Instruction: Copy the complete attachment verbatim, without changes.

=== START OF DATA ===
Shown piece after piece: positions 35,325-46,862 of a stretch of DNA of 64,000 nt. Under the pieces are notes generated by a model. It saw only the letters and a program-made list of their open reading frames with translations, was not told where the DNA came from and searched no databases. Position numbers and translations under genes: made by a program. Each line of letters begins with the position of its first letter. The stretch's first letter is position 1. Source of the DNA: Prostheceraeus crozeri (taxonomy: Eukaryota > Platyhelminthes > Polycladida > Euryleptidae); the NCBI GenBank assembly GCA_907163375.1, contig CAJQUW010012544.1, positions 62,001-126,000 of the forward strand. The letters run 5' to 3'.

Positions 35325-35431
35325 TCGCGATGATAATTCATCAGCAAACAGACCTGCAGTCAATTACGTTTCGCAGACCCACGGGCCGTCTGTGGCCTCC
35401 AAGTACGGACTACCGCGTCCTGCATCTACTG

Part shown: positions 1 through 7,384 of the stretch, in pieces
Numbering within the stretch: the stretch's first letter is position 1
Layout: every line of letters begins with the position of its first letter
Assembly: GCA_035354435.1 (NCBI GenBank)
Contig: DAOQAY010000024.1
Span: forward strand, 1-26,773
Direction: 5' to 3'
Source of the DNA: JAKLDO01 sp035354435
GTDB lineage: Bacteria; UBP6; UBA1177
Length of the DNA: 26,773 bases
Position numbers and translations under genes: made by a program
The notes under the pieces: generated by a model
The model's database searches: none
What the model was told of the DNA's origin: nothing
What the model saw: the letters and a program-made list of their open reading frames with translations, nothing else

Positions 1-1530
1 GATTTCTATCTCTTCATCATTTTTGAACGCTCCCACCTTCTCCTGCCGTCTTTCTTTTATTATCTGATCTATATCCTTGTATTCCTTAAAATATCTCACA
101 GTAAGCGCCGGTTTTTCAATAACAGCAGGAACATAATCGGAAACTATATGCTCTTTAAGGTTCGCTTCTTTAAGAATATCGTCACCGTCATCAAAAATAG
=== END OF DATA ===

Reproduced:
Shown piece after piece: positions 35,325-46,862 of a stretch of DNA of 64,000 nt. Under the pieces are notes generated by a model. It saw only the letters and a program-made list of their open reading frames with translations, was not told where the DNA came from and searched no databases. Position numbers and translations under genes: made by a program. Each line of letters begins with the position of its first letter. The stretch's first letter is position 1. Source of the DNA: Prostheceraeus crozeri (taxonomy: Eukaryota > Platyhelminthes > Polycladida > Euryleptidae); the NCBI GenBank assembly GCA_907163375.1, contig CAJQUW010012544.1, positions 62,001-126,000 of the forward strand. The letters run 5' to 3'.

Positions 35325-35431
35325 TCGCGATGATAATTCATCAGCAAACAGACCTGCAGTCAATTACGTTTCGCAGACCCACGGGCCGTCTGTGGCCTCC
35401 AAGTACGGACTACCGCGTCCTGCATCTACTG

Part shown: positions 1 through 7,384 of the stretch, in pieces
Numbering within the stretch: the stretch's first letter is position 1
Layout: every line of letters begins with the position of its first letter
Assembly: GCA_035354435.1 (NCBI GenBank)
Contig: DAOQAY010000024.1
Span: forward strand, 1-26,773
Direction: 5' to 3'
Source of the DNA: JAKLDO01 sp035354435
GTDB lineage: Bacteria; UBP6; UBA1177
Length of the DNA: 26,773 bases
Position numbers and translations under genes: made by a program
The notes under the pieces: generated by a model
The model's database searches: none
What the model was told of the DNA's origin: nothing
What the model saw: the letters and a program-made list of their open reading frames with translations, nothing else

Positions 1-1530
1 GATTTCTATCTCTTCATCATTTTTGAACGCTCCCACCTTCTCCTGCCGTCTTTCTTTTATTATCTGATCTATATCCTTGTATTCCTTAAAATATCTCACA
101 GTAAGCGCCGGTTTTTCAATAACAGCAGGAACATAATCGGAAACTATATGCTCTTTAAGGTTCGCTTCTTTAAGAATATCGTCACCGTCATCAAAAATAG